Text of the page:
September 1, 2004
LOS ANGELES - Technologies that let people record satellite and Internet radio broadcasts digitally are opening a new front in the recording industry's war on music piracy.
Until recently, the music industry focused its efforts on the widespread sharing of music files online. But a proliferation of software that make recording radio streams a breeze now has recording companies worried.
The latest trouble comes of a hardware/software combination that has catalyzed a new type of backdoor recording:
A program called TimeTrax, developed to record broadcasts from XM Satellite Radio's PCR receiver, spurred huge demand for the receiver from XM subscribers.
And for that reason the PCR appears to have been discontinued.
TimeTrax lets users store XM broadcasts, channeled through the PCR receiver, on a computer as individual tracks in the MP3 or WAV formats. Recordings can be scheduled at different times over multiple broadcasts.
Since the TimeTrax program debuted on the Internet earlier this month, XM retailers like St. Louis' XMFan.com saw a crush of demand for the PCR units, which first hit the market about a year ago for under $50.
PCR receivers were selling for upwards of $300 on eBay on Tuesday, and the founder of the company that distributes TimeTrax said XM's lawyers had written him asking that he stop selling the program.
XMFan.com's manager, Tim Morris, said XM officials had canceled his order this month for more PCRs. He said he'd been inundated with requests from interested buyers.
"If we had 5,000 in the last two days we could have sold all of them," he said.
Morris said the company told him that it would not be distributing PCRs to him or anyone else.
The Associated Press left telephone messages and sent e-mail to several spokesmen for Washington-based XM Radio but got no immediate response.
Scott MacLean, founder of Toronto-based NeroSoft.com, which distributes the $29.95 TimeTrax, said he received a notice from XM's lawyers to stop selling it but, after consulting with his own attorneys, decided not to heed the request.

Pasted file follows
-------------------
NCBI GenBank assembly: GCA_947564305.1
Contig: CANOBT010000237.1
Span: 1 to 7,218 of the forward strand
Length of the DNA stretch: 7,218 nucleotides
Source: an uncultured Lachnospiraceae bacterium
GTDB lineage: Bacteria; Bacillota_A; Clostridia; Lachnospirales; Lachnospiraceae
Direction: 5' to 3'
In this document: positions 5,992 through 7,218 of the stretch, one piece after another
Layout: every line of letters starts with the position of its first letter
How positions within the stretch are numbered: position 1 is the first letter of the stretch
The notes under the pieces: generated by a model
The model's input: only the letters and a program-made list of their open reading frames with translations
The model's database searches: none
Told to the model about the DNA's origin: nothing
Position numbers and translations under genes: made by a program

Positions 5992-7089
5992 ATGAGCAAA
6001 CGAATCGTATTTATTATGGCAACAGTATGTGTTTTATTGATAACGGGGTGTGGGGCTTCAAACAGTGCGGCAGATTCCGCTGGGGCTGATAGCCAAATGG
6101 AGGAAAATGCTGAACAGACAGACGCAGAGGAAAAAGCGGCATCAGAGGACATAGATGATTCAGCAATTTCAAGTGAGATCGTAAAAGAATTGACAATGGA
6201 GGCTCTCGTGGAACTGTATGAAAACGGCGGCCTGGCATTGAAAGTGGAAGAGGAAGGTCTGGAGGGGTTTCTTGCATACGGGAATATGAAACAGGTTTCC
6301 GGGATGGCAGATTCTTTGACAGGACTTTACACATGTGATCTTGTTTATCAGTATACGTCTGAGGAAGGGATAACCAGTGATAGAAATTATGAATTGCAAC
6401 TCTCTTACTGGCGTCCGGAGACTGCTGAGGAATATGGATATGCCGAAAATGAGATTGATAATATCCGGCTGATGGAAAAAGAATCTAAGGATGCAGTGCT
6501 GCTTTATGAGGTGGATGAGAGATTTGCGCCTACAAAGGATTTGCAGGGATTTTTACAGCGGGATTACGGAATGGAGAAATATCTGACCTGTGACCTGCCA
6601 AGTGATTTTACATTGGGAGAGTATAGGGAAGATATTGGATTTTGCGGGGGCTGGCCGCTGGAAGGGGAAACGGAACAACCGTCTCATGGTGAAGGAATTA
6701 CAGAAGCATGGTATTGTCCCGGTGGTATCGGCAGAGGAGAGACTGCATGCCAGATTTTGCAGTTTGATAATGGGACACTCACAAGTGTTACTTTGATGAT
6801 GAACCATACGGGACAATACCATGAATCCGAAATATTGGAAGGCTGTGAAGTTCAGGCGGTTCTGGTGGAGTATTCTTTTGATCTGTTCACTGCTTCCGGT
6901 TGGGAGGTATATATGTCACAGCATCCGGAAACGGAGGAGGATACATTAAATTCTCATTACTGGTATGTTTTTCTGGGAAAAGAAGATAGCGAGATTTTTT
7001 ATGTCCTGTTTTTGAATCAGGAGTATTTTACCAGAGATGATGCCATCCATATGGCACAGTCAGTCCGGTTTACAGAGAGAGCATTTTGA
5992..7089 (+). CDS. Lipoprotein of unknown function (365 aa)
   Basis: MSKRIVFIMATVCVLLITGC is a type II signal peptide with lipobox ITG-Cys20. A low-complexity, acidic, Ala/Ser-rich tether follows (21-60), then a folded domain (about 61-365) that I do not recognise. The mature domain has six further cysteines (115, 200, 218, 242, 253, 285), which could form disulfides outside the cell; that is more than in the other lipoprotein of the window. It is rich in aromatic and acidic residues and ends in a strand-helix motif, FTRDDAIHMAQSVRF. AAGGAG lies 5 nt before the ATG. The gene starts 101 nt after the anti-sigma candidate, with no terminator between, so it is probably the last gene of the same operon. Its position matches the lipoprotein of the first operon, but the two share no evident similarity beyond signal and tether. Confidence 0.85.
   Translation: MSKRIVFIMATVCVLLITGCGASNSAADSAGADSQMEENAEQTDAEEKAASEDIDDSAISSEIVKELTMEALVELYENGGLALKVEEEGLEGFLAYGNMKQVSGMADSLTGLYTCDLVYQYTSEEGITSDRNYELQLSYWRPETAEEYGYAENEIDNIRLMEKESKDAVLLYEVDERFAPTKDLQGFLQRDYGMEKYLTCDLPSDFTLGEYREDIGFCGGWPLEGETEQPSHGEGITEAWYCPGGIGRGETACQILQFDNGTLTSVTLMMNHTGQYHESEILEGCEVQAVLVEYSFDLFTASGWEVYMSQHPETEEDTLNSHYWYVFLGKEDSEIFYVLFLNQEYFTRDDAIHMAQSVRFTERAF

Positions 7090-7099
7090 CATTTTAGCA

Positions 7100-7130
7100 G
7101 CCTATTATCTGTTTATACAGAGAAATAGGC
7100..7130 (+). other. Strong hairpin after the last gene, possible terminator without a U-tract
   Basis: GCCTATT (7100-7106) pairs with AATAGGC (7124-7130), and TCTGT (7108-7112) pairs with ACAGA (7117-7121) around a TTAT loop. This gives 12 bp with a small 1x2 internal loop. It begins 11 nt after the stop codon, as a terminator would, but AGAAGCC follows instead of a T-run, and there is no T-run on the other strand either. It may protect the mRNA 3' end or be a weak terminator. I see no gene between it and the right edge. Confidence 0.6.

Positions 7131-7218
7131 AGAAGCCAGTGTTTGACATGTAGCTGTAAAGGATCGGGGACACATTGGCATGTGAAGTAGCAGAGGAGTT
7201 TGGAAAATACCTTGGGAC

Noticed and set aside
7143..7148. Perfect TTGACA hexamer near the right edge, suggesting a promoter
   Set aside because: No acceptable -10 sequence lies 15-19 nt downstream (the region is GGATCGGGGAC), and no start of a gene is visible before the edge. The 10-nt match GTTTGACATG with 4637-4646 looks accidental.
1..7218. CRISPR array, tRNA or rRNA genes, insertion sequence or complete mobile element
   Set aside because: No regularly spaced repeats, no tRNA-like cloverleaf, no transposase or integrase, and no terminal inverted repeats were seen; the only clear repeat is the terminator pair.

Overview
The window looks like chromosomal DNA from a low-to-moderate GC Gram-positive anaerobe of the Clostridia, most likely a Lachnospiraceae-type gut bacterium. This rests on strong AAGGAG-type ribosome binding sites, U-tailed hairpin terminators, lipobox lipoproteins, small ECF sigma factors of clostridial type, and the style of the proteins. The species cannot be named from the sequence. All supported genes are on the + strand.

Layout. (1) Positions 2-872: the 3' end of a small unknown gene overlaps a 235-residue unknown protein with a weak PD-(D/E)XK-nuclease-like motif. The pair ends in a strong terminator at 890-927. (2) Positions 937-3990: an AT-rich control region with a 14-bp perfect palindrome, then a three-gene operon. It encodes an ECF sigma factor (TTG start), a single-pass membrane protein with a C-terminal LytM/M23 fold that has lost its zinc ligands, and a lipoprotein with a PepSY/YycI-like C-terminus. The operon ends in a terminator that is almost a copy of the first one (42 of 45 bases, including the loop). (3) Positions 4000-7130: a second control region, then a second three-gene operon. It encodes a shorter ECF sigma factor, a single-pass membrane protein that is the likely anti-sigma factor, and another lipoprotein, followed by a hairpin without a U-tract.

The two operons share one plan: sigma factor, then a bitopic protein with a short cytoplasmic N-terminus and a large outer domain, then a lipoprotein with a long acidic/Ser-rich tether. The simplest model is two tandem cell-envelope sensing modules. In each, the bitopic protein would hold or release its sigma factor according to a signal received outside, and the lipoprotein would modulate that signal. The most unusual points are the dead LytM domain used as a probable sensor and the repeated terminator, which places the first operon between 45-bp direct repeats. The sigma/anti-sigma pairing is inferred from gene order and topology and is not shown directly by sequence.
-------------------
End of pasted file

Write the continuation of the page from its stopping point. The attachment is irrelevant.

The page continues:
He's made between $7,000-$8,000 from sales of the software since he began distributing it Aug. 13.
"I have had many people say they actually bought XM because of this application," said MacLean, 35.
MacLean said all his software does is simply record music off the analog XM signal.
"It's exactly the same as running it off a cassette recorder," he said. MacLean speculated that XM was pressured by the recording industry.
Steven Marks, general counsel for the Recording Industry Association of America, which represents the major recording companies, said the trade group did not ask XM to discontinue selling the PCR unit.
Marks also distinguished between the manual recording of radio done for decades on a cassette player and the systematic, mass recording of digital radio broadcasts.
"What we're concerned about are programs that essentially transform what are intended to be performances of music into a music library for somebody," Marks said.
The trade group already considers the widespread recording of Internet radio as a threat to both digital radio broadcasters and the bourgeoning legal music-downloading business.
Software that can track the data stream from Internet radio and split it into individual song files that are then stored on the computer user's hard drive are widely available - many at little or no cost.
One such program, StationRipper, is available free of charge and had been downloaded more than 44,000 times on Download.com as of Tuesday. Other popular recording programs include TotalRecorder and ReplayRadio.
In postings on Download.com, several users hailed StationRipper as a better alternative to peer-to-peer networks, which are often mined with decoy files and are monitored by recording industry sleuths.
One user said the program made it possible to download nearly 3,000 songs in a 20-hour period from multiple Internet radio stations simultaneously.
The recording industry has yet to devise a way to block such methods of copying music, so it has mostly concentrated its enforcement campaign on people who distribute song files.
Still, in June, the RIAA submitted comments to the Federal Communications Commission, asking the panel to enact new rules to safeguard music played through digital radio receivers from being pirated.
"Digital audio broadcasting without content protection is the perfect storm facing the music industry," the trade group wrote to the FCC.
The RIAA suggested the FCC require digital radio broadcasters to encrypt their content or use an audio protection flag - bits of data that would travel with the stream or satellite radio signal to denote that the content was under copyright.
Properly equipped digital players or receivers would recognize the flag and, ultimately, restrict whether the content could be copied or distributed.